Short stature, round face, and hypertelorism. Cervical
hypermotility and odontoid subluxation.
Two-year-old boy with Aarskog syndrome shows round face with
hypertelorism, strabismus, antimongoloid obliquity of the palpebral
fissures, ptosis, a short stubby nose with anteverted nostrils, and a long
Aarskog-Scott Syndrome; Faciogenital Dysplasia;
First described in 1970 by Dagfinn Aarskog, a Norwegian
Approximately 200 cases have been reported to date.
Most likely X-linked recessive. Genetic
heterogeneity or autosomal dominant inheritance with strong sex influence is
Gene FGD1 (responsible for faciogenital dysplasia)
encodes a guanine nucleotide exchange factor that specifically activates
Cdc42, a member of the Rho family of guanosine triphosphatases (GTPases)
involved in cellular signaling, migration, growth, and differentiation.
Mutations to the FGD1 gene result in a human developmental disorder
affecting specific skeletal structures, including elements of the face,
cervical vertebrae, and distal extremities.
Clinical features are recognizable at birth. Radiologic
findings include cervical spine abnormalities with subluxation, facial
abnormalities, phalangeal defects, and delayed bone age.
Patients present with anomalies of the face,
genitalia, and limbs. Growth retardation usually becomes evident at age 2 to
4 years. Facial features may include a round face with hypertelorism,
ophthalmoplegia, large cornea, hyperopic astigmatism, antimongoloid
obliquity of the palpebral fissures, strabismus, and ptosis. The nose is
short and stubby with anteverted nostrils. The philtrum is long with broad
upper lip. Cleft lip/palate, a linear dimple below the lower lip, and enamel
dysplasia are common. The midface is flattened secondary to maxillary
hypoplasia and deformity of the anterior mandible. The ears are low-set, cup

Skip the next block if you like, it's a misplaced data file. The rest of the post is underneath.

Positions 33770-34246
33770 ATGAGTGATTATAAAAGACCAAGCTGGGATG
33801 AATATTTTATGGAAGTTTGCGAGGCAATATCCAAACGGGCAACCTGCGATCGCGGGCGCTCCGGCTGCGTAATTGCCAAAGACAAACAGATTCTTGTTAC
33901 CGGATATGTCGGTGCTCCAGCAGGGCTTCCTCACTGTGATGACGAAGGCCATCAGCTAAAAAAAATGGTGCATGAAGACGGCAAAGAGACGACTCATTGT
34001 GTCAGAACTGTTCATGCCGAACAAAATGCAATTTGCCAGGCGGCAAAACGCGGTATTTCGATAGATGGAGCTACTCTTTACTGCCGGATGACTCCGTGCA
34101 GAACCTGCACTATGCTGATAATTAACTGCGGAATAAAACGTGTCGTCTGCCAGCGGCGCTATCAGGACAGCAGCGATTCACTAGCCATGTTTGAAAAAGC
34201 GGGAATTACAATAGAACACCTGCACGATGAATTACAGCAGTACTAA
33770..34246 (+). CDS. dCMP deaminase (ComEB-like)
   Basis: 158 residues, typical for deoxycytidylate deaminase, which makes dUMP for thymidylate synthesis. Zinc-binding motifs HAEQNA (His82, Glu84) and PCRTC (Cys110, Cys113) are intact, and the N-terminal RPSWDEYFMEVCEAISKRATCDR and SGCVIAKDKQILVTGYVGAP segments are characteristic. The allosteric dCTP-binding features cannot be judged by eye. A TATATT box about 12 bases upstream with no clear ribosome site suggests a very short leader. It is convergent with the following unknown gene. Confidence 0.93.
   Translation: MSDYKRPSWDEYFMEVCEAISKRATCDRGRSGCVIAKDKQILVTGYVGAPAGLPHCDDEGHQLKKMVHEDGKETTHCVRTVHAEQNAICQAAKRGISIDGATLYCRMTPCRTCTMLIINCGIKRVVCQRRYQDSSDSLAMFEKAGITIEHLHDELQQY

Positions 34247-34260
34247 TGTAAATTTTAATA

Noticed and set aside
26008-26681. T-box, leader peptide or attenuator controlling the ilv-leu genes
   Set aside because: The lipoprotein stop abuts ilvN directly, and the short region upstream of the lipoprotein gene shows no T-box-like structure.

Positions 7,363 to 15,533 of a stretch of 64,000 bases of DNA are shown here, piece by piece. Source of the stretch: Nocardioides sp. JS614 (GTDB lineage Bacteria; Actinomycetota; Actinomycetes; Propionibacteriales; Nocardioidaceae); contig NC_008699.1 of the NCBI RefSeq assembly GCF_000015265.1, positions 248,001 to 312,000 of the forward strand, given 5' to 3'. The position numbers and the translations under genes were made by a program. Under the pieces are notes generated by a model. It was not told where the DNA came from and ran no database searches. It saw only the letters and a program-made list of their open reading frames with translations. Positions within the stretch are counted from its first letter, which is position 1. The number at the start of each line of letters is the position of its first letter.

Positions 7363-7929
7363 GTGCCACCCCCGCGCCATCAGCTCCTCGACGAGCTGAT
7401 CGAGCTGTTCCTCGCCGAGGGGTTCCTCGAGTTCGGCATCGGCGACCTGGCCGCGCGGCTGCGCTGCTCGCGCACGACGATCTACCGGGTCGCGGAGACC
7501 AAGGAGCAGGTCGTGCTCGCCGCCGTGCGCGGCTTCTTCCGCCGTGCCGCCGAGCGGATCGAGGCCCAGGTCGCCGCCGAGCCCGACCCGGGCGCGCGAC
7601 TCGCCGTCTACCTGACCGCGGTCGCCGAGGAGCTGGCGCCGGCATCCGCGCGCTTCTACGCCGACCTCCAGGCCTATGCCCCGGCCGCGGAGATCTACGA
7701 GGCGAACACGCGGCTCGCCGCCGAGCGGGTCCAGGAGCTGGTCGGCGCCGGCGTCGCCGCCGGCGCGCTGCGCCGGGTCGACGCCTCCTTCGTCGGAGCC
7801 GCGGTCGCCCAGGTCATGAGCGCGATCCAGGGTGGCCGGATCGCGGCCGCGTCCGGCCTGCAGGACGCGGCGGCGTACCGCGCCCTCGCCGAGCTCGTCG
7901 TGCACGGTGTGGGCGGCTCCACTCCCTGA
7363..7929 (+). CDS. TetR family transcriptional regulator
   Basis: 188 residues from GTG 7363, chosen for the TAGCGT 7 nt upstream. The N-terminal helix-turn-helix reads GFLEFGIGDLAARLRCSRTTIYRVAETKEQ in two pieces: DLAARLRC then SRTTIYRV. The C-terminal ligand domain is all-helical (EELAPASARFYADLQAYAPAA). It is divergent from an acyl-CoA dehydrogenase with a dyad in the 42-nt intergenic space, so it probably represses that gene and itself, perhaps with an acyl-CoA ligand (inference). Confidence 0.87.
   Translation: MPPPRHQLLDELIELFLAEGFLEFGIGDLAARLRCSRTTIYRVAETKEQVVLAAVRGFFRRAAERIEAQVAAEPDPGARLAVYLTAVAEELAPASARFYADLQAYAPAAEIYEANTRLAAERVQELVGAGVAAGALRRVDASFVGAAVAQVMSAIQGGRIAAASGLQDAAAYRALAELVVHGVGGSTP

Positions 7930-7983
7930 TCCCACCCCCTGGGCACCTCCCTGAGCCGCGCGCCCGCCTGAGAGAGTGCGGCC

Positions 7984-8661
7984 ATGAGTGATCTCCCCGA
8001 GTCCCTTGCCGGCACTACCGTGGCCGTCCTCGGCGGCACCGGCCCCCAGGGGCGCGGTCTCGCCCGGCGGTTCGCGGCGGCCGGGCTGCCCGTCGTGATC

shaped, and floppy. Limb anomalies consist of short thumbs, digital
contractures, syndactyly, clinodactyly, brachydactyly, camptodactyly, and
simian creases. Abnormal genital findings include cryptorchidism, scrotal
folds encircling the penis ventrally (shawl scrotum), and inguinal hernia.
Associated heart defects have been described (e.g., pulmonary stenosis,
ventricular septal defect). Mild developmental delay seems to be frequent.
Other features are ligamentous laxity of the hands, knees, and feet, pectus
excavatum, liver cirrhosis with portal hypertension, imperforated anus,
macrocytic anemia, hemochromatosis, and broad flat feet with lymphedema.
Evaluate for neck hypermobility and
subluxation secondary to ligamentous laxity and malformations of cervical
vertebrae (odontoid). Look for associated neurologic symptoms. Cervical
spine radiographs may be helpful. Assess the airway for difficult tracheal
intubation. Exclude associated heart defects (ECG, echocardiography). Ask
for a chest radiograph and pulmonary function tests in presence of pectus
excavatum. Blood workup should include a complete blood count to rule out
anemia or thrombocytopenia (secondary to hypersplenism in the presence of
liver cirrhosis), a coagulation status, and liver function tests in liver
Potentially difficult airway management
in case of mandibular deformity. Excessive hyperextension must be avoided
because of risk for cervical luxation during ...